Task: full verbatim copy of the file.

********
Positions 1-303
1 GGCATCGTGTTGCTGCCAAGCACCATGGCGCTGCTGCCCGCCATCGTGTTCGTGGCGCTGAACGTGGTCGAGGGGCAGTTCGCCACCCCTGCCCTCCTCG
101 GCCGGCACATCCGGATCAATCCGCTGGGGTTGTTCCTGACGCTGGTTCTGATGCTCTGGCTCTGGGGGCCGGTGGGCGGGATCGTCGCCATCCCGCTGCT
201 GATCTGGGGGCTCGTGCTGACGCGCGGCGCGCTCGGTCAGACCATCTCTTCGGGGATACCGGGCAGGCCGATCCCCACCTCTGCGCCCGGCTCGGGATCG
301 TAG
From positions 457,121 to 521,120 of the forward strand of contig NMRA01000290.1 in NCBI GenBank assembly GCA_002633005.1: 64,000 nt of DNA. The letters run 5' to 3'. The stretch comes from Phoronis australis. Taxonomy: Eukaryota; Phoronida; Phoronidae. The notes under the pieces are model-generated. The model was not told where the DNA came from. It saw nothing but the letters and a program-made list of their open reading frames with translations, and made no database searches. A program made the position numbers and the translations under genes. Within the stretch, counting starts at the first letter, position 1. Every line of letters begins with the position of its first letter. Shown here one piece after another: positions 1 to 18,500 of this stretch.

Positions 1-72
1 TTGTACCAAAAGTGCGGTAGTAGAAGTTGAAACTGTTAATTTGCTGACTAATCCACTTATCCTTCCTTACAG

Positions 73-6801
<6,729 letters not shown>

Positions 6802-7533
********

Positions 1-303
1 GGCATCGTGTTGCTGCCAAGCACCATGGCGCTGCTGCCCGCCATCGTGTTCGTGGCGCTGAACGTGGTCGAGGGGCAGTTCGCCACCCCTGCCCTCCTCG
101 GCCGGCACATCCGGATCAATCCGCTGGGGTTGTTCCTGACGCTGGTTCTGATGCTCTGGCTCTGGGGGCCGGTGGGCGGGATCGTCGCCATCCCGCTGCT
201 GATCTGGGGGCTCGTGCTGACGCGCGGCGCGCTCGGTCAGACCATCTCTTCGGGGATACCGGGCAGGCCGATCCCCACCTCTGCGCCCGGCTCGGGATCG
301 TAG
From positions 457,121 to 521,120 of the forward strand of contig NMRA01000290.1 in NCBI GenBank assembly GCA_002633005.1: 64,000 nt of DNA. The letters run 5' to 3'. The stretch comes from Phoronis australis. Taxonomy: Eukaryota; Phoronida; Phoronidae. The notes under the pieces are model-generated. The model was not told where the DNA came from. It saw nothing but the letters and a program-made list of their open reading frames with translations, and made no database searches. A program made the position numbers and the translations under genes. Within the stretch, counting starts at the first letter, position 1. Every line of letters begins with the position of its first letter. Shown here one piece after another: positions 1 to 18,500 of this stretch.

Positions 1-72
1 TTGTACCAAAAGTGCGGTAGTAGAAGTTGAAACTGTTAATTTGCTGACTAATCCACTTATCCTTCCTTACAG

Positions 73-6801
<6,729 letters not shown>

Positions 6802-7533